True Crime Trial from St George’s Hall

Cameo Cinema Murder 

A trial in the Courts of St George’s Hall led to an innocent man being executed, it took decades for three family to receive Justice for his death. To this day no one knows the actual murderer. 

Late on Saturday 19th March 1949, in the Cameo Cinema in Liverpool the manager, Leonard Thomas, and assistant manager, John Catterall, were counting the earnings. 

Nobody quite knows what happened in that room that night but it is believed that the gunmen burst into the office to steal the money, and both men were shot. 

However, the money was left behind at the scene. The gunman ran from the scene wearing a brown overcoat and a scarf wrapped around his face and hat pulled over his face. He was chased away before escaping into the night. 

This led to the biggest manhunt the city had ever seen. 9,500 doors were knocked on and 75,000 statements were taken.

Nothing came of this until weeks later the police received a letter naming, George Kelly and Charles Connolly as suspects. 

No murder weapon was found and both men denied the charges but nevertheless they were charged with the murders.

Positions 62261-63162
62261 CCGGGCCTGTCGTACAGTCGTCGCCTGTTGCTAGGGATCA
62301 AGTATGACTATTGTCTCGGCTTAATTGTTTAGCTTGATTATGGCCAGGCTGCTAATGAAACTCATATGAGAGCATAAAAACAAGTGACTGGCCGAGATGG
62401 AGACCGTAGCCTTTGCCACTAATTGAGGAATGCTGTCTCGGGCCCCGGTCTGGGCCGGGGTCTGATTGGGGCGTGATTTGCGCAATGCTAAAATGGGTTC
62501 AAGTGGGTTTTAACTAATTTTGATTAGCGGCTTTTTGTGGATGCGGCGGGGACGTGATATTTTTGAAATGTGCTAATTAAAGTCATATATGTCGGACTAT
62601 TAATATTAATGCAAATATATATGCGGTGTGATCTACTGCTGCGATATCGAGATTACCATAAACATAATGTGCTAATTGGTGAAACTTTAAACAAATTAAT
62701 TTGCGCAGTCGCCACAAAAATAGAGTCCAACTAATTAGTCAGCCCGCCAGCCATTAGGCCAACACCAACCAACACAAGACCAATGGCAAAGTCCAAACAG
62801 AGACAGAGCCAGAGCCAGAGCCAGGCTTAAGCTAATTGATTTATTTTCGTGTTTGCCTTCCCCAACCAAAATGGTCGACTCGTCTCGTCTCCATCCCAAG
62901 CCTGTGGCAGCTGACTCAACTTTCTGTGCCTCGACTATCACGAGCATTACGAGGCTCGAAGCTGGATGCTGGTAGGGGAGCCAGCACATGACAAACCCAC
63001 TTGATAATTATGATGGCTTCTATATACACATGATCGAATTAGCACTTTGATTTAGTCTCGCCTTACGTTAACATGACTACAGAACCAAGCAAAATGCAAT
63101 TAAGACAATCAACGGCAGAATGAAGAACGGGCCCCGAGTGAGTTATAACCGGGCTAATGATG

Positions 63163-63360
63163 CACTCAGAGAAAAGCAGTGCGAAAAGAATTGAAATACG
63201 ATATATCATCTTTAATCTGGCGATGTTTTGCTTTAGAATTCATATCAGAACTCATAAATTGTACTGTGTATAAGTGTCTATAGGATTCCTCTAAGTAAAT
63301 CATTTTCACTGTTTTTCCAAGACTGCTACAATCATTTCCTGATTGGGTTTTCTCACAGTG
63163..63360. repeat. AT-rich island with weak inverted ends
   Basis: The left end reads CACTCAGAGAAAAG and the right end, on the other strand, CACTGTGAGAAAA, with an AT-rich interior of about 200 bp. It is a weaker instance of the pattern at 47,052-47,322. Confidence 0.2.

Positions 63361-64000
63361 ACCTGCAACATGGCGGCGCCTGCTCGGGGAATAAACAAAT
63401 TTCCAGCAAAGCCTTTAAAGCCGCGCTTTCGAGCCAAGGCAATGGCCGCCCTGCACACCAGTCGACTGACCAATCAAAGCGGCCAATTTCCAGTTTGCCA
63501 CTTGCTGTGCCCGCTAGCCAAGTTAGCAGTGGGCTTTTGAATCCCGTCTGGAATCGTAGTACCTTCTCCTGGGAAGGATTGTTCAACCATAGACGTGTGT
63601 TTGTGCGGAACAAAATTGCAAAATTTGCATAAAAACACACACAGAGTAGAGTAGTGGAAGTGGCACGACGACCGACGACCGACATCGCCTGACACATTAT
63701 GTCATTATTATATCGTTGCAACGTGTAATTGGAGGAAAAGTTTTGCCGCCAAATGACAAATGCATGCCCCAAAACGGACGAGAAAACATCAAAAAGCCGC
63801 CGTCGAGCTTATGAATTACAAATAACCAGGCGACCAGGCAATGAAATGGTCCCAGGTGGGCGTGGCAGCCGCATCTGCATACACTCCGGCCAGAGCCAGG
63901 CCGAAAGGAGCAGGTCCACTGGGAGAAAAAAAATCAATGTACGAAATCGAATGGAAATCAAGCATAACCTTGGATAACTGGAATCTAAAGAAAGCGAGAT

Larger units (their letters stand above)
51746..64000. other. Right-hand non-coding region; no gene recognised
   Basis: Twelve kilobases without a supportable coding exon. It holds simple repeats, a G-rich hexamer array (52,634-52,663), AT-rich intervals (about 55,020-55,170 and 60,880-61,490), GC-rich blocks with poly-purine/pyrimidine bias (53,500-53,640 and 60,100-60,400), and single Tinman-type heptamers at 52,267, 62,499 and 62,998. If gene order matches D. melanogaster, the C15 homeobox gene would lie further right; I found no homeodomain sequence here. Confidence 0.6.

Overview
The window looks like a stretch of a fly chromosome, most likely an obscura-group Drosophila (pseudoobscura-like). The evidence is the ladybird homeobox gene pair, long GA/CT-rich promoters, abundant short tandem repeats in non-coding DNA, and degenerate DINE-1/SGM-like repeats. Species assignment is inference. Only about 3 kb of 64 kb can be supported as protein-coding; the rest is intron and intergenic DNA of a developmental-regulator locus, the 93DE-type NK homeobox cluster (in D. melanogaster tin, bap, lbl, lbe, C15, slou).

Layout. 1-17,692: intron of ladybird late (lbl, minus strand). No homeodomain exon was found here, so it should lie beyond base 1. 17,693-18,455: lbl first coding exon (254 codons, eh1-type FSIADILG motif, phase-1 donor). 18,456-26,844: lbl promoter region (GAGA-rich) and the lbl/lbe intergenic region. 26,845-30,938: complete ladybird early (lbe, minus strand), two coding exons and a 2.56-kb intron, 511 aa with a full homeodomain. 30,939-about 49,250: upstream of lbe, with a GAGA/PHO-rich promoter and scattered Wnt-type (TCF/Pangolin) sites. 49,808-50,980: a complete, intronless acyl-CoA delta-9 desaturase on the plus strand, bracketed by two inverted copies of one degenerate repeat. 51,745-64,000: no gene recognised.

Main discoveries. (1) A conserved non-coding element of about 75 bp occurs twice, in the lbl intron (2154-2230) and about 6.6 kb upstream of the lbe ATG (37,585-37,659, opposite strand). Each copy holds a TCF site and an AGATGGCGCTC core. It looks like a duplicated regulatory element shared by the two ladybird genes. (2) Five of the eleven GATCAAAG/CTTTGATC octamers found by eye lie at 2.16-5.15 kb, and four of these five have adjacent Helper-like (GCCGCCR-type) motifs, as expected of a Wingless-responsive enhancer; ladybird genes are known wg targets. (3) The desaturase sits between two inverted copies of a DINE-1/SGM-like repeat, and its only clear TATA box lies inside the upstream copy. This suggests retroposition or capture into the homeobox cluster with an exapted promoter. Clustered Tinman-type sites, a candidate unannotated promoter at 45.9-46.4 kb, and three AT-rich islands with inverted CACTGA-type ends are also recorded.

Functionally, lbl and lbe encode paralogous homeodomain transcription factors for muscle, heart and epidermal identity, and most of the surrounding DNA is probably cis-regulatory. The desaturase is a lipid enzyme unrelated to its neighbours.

Kelly was tried first and despite no forensic evidence and no eyewitnesses, he would found guilty. 

The witnesses who saw the gunmen run away said he was drunk and Kelly was found to have been drinking that night. 

Kelly claimed he had just been drinking with his friend that day while Connolly claimed he was at a dance with his wife. 

Following what was then the longest criminal trial in English legal history, Kelly was sentenced to death and executed in March 1950. 

Connolly who was now terrified he would also face the death , struck a deal with prosecution and pleaded guilty to robbery. 

It was said that Kelly would shout his innocence to the guards everyday until his execution. 

It wasn’t until 2003 when the Court of Appeal posthumously overturned the conviction, and the family of the executed man received an official apology. 

Back to news articles